Students at Perkins School for the Blind may not have been able to see the vivacious blonde perform, but they hung on her every word and note, when jazz composer/pianist Lisa Hilton conducted a Master Class at the school earlier this year.
Encouraging the students to write music as well as play it, she told the advanced music students: "Music is about expressing what we feel inside. Think about something you’d like to express and how you can put that to sound. Create a story from that feeling you have inside."
Hilton has composed, recorded and produced seven CDs including more than sixty tracks of her jazz instrumental songs. "Just as you know what a person is like without seeing them, people can know what I express through my music without words," she said.
Perkins student Dan Nordin, 20, an aspiring professional musician, asked Hilton about the challenge of practicing complicated jazz pieces.
"When you think about practicing or playing, it’s time to do what you love. Think of your instrument or voice as playing; it should be fun, not work," she advised. She also recommended practicing at different times of the day. Sixteen-year-old pianist Samantha Lylis, agreed: "In the morning, playing music wakes you up and invigorates you, but after a long day at school, you may want to play to relax."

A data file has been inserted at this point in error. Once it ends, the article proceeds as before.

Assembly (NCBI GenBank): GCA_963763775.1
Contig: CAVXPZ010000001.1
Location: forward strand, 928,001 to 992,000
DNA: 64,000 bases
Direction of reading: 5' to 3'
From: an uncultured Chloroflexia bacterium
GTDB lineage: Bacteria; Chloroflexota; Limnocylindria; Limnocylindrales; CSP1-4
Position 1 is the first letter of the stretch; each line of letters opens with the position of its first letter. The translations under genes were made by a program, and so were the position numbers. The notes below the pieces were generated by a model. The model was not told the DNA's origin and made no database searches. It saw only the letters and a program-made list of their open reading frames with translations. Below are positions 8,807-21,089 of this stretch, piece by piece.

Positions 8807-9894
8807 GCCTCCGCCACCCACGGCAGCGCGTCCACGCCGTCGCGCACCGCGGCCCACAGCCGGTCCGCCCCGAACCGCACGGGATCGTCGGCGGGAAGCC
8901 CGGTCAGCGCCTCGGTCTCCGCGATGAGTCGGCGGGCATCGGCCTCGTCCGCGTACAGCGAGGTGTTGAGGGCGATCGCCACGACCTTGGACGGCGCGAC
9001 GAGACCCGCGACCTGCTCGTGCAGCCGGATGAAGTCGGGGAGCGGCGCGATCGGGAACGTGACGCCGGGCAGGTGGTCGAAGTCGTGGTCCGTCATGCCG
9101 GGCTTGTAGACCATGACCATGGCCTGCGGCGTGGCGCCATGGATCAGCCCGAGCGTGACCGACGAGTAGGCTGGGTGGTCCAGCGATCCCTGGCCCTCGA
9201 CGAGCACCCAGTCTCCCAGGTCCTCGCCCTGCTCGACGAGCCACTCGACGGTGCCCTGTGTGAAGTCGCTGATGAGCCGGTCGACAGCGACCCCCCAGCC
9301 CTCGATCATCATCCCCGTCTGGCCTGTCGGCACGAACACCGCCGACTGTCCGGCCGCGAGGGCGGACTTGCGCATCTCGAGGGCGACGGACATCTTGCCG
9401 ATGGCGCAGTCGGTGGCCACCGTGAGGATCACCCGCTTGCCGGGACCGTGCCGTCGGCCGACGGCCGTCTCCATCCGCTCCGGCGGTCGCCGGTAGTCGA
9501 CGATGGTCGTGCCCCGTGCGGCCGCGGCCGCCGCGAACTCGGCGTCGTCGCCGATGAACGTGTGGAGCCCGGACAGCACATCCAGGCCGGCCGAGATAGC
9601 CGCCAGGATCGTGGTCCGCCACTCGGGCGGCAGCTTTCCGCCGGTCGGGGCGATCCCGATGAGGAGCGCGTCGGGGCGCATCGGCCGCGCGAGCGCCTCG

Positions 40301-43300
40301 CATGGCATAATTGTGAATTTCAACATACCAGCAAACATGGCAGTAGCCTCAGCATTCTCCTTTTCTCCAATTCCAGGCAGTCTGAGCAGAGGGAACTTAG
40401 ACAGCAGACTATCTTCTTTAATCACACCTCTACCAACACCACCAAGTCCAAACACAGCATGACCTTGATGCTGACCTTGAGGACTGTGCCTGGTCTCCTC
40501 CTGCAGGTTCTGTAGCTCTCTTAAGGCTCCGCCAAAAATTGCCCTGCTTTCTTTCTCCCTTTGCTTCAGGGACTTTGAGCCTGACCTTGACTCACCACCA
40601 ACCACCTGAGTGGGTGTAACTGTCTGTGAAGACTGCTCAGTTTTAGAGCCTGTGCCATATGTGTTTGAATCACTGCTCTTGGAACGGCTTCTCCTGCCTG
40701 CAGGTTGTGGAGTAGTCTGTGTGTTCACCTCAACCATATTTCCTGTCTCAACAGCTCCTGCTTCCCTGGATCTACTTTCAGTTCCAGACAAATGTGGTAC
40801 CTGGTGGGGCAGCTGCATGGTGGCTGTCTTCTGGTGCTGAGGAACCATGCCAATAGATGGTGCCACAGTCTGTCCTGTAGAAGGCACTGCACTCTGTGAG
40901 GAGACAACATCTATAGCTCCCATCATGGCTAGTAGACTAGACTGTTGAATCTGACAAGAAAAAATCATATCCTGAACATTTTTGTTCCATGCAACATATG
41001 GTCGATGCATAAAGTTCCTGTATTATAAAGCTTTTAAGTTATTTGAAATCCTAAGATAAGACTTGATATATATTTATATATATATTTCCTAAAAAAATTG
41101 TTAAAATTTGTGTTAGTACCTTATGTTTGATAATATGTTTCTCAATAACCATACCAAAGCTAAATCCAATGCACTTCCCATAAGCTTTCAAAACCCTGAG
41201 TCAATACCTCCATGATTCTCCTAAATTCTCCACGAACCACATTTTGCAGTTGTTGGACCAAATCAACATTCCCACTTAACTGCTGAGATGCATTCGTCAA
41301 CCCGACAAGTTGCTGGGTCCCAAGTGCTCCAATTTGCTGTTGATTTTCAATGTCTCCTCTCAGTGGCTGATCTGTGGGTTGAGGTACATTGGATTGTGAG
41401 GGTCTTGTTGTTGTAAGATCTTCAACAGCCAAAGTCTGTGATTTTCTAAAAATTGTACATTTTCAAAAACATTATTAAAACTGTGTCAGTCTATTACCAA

In addition to teaching the class, Hilton also gave a concert for all of Perkins students and staff. "Unfortunately, students with special needs are often overlooked, when they can benefit even more from music outreach programs than most kids," Hilton noted. "I’ve performed for children and teens without sight several times, and they are terrific to be around. Most kids love jazz; all they need is to be introduced to it and they’re happy and smiling."
"Lisa Hilton not only knows jazz, she knows how to communicate with kids," said Perkins President Steven M. Rothstein. "She inspired our musically talented students to be the best musicians they can be, and gave us all the chance to enjoy her music."
The first school for the blind in the country, Perkins educated Helen Keller and her teacher, Anne Sullivan. Today Perkins serves 60,000 people who are blind, deafblind or visually impaired-from babies to school-age children to elders-here and in 55 developing countries around the world. For more information about Perkins, visit www.perkins.org
Lisa Hilton’s most recent CD is entitled, "My Favorite Things." Her website is: www.lisahiltonmusic.com